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Forest officials eye timber sale, burn

Heather McGregor

Fearing a spruce beetle infestation, the U.S. Forest Service is considering a salvage sale, bark peeling or controlled burn of the Baylor Park blowdown.

A windstorm that struck the area last Aug. 18 uprooted or snapped off Engelmann spruce, subalpine fir and aspen trees in a two-mile-wide swath on an estimated 2,000 to 3,000 acres.

Gusty winds turned ridgeline forests into an impenetrable tangle of fallen trees and root balls.

Baylor Park is in the upper reaches of Thompson Creek, accessible from Four Mile Road, southwest of the Sunlight ski area. The blowdown also hit trees in upper East Divide Creek.

Foresters fear the huge mass of dead trees, which can’t fight off an insect attack, will become a intensive breeding ground for the native beetles.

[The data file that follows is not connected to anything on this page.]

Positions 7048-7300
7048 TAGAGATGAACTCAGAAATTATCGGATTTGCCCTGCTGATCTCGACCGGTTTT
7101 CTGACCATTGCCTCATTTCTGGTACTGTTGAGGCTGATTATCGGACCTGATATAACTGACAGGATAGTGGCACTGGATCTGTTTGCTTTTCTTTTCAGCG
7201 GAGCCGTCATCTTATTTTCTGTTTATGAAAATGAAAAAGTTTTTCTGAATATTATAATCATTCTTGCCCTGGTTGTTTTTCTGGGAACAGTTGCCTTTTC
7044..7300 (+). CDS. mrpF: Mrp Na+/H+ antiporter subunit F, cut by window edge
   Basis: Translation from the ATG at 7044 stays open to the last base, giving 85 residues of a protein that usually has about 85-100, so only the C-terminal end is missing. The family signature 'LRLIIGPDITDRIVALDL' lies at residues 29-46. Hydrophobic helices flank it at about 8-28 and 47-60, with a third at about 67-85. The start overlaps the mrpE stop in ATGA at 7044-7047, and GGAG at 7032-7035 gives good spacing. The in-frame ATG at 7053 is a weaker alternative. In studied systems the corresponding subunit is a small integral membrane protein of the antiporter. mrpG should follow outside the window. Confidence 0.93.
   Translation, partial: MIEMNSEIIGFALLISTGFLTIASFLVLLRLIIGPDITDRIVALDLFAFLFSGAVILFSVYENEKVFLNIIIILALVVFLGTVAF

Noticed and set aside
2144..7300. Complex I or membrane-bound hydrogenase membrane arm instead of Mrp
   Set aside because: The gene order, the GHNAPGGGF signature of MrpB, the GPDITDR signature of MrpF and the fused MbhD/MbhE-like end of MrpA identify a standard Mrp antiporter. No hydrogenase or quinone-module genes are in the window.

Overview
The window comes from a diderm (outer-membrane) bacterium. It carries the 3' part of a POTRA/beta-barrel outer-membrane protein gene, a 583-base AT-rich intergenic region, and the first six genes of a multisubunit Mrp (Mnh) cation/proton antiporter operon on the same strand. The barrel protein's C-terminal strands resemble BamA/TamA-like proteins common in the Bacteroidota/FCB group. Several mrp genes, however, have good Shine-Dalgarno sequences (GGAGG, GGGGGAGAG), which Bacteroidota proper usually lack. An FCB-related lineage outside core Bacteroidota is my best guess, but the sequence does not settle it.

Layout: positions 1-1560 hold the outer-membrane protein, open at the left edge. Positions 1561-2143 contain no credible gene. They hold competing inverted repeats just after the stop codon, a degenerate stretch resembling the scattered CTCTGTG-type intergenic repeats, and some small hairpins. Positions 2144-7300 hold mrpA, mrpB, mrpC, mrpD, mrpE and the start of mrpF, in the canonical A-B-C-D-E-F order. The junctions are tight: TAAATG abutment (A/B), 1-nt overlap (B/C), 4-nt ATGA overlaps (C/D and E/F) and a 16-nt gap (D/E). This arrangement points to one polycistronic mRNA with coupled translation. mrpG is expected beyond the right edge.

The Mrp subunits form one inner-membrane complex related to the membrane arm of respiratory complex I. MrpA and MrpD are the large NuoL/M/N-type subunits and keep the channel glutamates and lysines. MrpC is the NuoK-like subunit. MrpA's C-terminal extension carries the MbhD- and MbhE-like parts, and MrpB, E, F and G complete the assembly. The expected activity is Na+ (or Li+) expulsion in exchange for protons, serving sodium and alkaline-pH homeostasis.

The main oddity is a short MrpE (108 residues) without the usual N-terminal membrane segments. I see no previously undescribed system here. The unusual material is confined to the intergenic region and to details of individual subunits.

And once the beetles move through their two-year life cycle within the deadfall, they’ll take wing and attack nearby stands of healthy spruce trees, the agency said.

Dead, standing spruce in turn increase the risk of wildfire, according to the Forest Service.

These are natural cycles, but they could dramatically affect the appearance and function of the forest.

Forest Service officials plan to consider three options in an environmental impact statement, which is to be written this year. They include: No action, which allows natural cycles to continue. Offer the area for a salvage sale of the downed lumber, hiring contractors to peel, pile and burn bark, and conduct controlled burns to reduce the risk of a beetle epidemic. Also offer standing timber above the blowdown for sale. The Forest Service must also consider whether to build roads for timber harvests, and how to protect cultural resources and wetlands if a sale is held.

The agency is seeking public comment on the options and any other issues that should be studied by March 27. Work on the blowdown could begin in 2001.

Forest Supervisor Martha Ketelle will make the final decision on the situation.

For more information on the Baylor Park blowdown, call Jan Spencer at the White River National Forest supervisor’s office at 945-2521.


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